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HIST351: Islam, The Middle East, and The West

Unit 2: Islamic Society and Faith   Islam became an established religion in the Middle East after the death of the Prophet Muhammad in 632 C.E.  Although Muhammad originally worked as a merchant in Mecca, he soon became disenchanted with society and retreated to a cave for meditation.  It was there, at the age of 40, that Muhammad began to receive his first revelations from God.  These revelations formed the basis of the Qur’an—the main religious text on which the Islamic faith is based.  Muhammad began preaching his revelations to the tribes of the Arabian Peninsula; although he met with initial hostility, many of the tribes had converted to Islam by the time of Muhammad’s death.  His successors—the “four rightly guided caliphs”—continued conversion efforts during the Umayyad dynasty.  Muslims consider Muhammad’s revelations to be the true word of God (Allah).  These revelations form the basis of Islamic law, religious practices, and philosophy.

In this unit, we will consider the historical context surrounding the emergence of Islam in Arabia.  We will also study how Islam became a widely embraced religion that formed the basis of society in the Middle East.  

Unit 2 Time Advisory
This unit will take you approximately 9 hours to complete.

☐    Subunit 2.1: 1 hour

☐    Subunit 2.2: 2 hours

☐    Subunit 2.3: 3 hours

☐    Subunit 2.4: 3 hours

Unit2 Learning Outcomes
Upon successful completion of this unit, students will be able to:

  • Identify and describe Islamic beliefs and religious practices.
  • Define the terms “Qur’an,” “fiqh,” and “sharia.”

  • Reading: Wikibooks’ History of Islam: “Early Islam” Link: Wikibooks’ History of Islam:Early Islam” (PDF)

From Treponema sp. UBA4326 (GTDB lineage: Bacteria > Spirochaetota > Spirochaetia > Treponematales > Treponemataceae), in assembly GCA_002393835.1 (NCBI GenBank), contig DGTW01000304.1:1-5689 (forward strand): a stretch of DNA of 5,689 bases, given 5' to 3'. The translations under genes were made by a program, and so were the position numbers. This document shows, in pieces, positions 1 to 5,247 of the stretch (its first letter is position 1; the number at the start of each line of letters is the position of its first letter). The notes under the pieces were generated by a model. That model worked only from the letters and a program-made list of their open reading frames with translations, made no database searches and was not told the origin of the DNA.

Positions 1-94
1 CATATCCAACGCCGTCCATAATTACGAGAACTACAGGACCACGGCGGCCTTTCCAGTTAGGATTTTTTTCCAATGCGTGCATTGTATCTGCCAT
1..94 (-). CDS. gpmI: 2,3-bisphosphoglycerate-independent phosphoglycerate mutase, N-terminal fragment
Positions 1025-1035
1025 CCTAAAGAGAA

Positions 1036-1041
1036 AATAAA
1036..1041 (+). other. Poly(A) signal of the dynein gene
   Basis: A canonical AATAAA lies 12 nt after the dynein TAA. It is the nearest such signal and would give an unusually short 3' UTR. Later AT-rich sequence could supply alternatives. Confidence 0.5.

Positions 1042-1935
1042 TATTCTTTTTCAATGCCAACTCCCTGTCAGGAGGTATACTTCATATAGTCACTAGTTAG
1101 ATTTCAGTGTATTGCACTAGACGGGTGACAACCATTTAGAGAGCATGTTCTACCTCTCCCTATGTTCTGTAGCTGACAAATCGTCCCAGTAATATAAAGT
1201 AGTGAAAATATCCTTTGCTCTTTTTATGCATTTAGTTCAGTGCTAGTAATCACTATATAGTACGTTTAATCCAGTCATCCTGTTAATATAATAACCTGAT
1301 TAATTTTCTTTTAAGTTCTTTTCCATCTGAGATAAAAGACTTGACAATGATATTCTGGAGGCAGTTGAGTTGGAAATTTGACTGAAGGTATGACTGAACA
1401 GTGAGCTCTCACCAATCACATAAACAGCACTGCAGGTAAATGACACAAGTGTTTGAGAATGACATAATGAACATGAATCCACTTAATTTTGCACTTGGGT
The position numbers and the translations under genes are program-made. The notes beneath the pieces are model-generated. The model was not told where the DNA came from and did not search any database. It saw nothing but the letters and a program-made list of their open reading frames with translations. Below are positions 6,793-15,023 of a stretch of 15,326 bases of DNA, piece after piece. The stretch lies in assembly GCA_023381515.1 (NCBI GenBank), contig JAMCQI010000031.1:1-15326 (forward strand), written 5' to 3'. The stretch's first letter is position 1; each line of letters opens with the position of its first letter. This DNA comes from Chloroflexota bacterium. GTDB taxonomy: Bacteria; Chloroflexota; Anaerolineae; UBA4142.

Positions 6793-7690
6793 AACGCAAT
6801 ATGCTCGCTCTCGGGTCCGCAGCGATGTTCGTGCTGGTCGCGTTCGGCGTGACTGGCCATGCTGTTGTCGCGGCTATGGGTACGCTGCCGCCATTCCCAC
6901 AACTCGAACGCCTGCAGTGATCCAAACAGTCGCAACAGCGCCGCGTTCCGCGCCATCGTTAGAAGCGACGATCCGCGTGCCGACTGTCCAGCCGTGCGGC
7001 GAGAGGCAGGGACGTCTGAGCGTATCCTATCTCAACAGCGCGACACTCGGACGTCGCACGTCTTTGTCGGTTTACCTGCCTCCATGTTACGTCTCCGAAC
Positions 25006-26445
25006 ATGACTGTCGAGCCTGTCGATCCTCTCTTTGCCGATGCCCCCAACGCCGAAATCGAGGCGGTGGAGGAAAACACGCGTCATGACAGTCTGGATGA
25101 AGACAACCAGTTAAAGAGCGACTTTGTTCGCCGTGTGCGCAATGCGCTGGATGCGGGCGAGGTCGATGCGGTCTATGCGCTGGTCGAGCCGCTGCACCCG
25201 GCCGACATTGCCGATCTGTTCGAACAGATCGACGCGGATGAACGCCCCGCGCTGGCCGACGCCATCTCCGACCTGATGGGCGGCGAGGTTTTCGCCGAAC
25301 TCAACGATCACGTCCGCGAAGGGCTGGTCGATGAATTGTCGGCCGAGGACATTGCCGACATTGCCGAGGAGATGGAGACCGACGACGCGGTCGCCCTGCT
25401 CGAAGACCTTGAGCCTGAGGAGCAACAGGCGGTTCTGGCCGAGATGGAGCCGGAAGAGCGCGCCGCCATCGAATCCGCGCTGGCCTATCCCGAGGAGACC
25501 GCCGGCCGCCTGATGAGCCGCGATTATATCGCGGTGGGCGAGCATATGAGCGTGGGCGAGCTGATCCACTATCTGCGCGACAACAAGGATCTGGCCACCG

Instructions: Please read the entirety of the webpage, which will give you a brief introduction to Islam’s early history and touch on subsections 2.1.1 through 2.3.1.
     
    Terms of Use: The Wikipedia article above is released under a Creative Commons Attribution-Share-Alike License 3.0 (HTML).  You can find the original version of this article here (HTML).

2.1 Belief System   2.1.1 Allah   2.1.2 Muhammad and Other Prophets   2.1.3 The Qur’an   - Reading: Washington State University: Richard Hooker, et al’s World Civilizations: Islam: “The Qur’an” Link: Washington State University: Richard Hooker, et al’s World Civilizations: Islam: “The Qur'an” (HTML)
 
Instructions: Please read the entirety of this webpage, which will introduce you to Islam’s holy book, the Qur’an.
 
Terms of Use: Please respect the copyright and terms of use displayed on the webpage above.

2.2 Religious Practices   - Reading: Wikipedia: “Five Pillars of Islam” Link: WikipediaFive Pillars of Islam” (PDF)
 
Instructions: Please read the entirety of this entry in order to get a better understanding of Pre-Islamic Arabia.  This link addresses subsections 2.2.1 through 2.2.4.
 
Terms of Use: The Wikipedia article above is released under a Creative Commons Attribution-Share-Alike License 3.0 (HTML).  You can find the original version of this article here (HTML).